A judge requires an extensive knowledge of the law; the ability to discern facts and weigh conflicting evidence; judicial temperament; and the ability to be completely impartial in a case. For this reason, many lawyers who want to become a judge practice law for some time before taking the next step. Lawyers who want to become judges also find spending time in the courtroom to be beneficial because it gives people whose support they may need the chance to get to know them. Extensive trial experience is not necessarily essential for many judicial positions, according to the Association of the Bar of The City of New York.
In New York, applying for a clerkship with a judge is a recommended step. Working at a clerkship at the local or state level, puts an attorney in constant contact with the daily duties that a judge has to perform. These tasks may include assisting judges in the drafting of opinions, as well as research. Clerkships at the federal level are also an option.
There are two ways to become a judge in New York: someone can run for public office as a judge, or apply for a judgeship and get appointed. The appointive positions are based on the recommendations of judicial screening or nominating committees. These committees accept applications from all eligible attorneys. The application for an appointment is highly competitive, and a prospective judge should be prepared to apply more than once. Judicial positions that are filled by appointment include: Family Court, Criminal Court, Interim Civil Court, Housing Court, Interim Supreme Court, Court of Claims, Interim Surrogate’s Court and Court of Appeals. All federal judicial positions are filled by appointment. On occasion, appointments are also made to fill elective position vacancies.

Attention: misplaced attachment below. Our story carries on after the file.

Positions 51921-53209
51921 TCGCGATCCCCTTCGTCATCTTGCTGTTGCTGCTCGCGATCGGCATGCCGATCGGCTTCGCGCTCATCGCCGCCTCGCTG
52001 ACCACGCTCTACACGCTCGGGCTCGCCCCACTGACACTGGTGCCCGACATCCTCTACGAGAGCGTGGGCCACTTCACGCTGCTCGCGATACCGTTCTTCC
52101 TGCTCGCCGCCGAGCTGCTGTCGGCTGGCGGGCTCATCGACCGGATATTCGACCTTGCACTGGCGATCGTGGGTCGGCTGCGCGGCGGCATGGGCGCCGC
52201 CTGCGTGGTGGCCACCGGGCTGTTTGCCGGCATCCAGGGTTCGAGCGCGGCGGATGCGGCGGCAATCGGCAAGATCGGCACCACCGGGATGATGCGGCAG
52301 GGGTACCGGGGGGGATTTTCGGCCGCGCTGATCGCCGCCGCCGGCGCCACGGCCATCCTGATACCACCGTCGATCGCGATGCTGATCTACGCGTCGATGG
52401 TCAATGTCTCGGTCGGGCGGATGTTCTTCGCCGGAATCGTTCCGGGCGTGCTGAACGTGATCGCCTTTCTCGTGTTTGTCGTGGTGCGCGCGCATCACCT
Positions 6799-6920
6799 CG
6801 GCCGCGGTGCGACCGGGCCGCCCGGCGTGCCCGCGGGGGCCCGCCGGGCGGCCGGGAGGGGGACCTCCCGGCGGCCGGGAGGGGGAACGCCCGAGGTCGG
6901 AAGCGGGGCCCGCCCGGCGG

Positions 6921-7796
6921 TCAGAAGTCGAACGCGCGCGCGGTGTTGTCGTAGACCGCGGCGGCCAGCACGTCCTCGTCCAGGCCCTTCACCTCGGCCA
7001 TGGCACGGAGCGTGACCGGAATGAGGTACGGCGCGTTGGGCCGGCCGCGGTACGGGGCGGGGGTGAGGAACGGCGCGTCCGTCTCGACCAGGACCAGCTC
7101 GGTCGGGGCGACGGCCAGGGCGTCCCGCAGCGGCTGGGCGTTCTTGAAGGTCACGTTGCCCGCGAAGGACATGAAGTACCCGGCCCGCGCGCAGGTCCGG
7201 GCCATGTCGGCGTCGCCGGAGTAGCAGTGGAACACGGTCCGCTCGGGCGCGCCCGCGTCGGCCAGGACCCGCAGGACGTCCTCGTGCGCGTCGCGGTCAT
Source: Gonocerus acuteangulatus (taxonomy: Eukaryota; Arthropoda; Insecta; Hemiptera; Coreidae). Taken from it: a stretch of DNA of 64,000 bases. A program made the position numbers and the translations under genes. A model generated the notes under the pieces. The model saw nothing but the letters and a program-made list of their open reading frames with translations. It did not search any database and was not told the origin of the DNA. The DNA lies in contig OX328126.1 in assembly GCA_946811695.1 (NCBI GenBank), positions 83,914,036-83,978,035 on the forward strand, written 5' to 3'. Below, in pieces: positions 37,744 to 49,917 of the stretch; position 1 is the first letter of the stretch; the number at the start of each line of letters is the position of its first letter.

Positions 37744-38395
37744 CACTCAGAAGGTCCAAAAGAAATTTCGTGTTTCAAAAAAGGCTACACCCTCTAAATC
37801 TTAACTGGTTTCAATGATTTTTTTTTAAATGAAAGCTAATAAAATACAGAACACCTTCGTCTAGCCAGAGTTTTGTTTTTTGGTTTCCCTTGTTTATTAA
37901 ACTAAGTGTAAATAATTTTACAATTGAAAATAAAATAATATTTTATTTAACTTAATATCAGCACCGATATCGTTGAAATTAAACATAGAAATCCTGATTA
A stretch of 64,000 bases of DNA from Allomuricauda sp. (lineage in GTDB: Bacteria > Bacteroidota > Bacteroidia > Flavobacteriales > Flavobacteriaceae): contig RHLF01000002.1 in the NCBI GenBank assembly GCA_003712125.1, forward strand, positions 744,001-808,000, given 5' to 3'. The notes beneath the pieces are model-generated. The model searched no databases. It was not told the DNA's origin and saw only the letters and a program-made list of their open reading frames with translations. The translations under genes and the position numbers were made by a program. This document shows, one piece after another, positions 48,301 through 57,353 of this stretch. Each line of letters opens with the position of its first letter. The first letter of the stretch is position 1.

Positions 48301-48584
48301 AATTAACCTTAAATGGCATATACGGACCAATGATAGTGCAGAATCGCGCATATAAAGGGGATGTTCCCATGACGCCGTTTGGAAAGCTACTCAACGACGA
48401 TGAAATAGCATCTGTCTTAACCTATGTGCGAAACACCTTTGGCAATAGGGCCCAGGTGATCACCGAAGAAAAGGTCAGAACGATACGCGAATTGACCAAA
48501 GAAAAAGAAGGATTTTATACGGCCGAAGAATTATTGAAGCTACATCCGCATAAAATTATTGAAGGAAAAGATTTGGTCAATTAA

Lawyers who are looking to be elected must run a campaign just like any other politician.
Vacancies in judicial offices and the start of selection processes are usually announced in the press. However, the NYC Bar points out that the announcement may be small and may be printed only by the New York Law Journal and on courts’ websites.
Lawyers who apply for a judgeship should be ready to disclose personal information in their application. Questions will be asked about involvement in past lawsuits, treatment or counseling received for substance abuse, and more. In New York, the Committee on the Judiciary of the Association of the Bar of The City of New York, in conjunction with the county bar association in the relevant county, investigates and evaluates the qualifications of all candidates for judicial office in New York City. The purpose of the screening committees is to see if a lawyer is qualified. It is not a selection committee.
Judges who have been elected or appointed will need to complete certain introductory training programs or seminars before practicing as a judge. Throughout their career, judges in New York must also maintain their continuing education credits. This continuing education must include the classes required to maintain a state Bar membership. The completion of classes must be reported to the State Bar of New York.
The Association of the Bar of The City of New York offers more information on the methods of judicial selection; the relevant governmental, political and other bodies that participate in the selection processes; and the statutory and other criteria applicable to the selection process for each judicial position in their booklet, How to Become a Judge.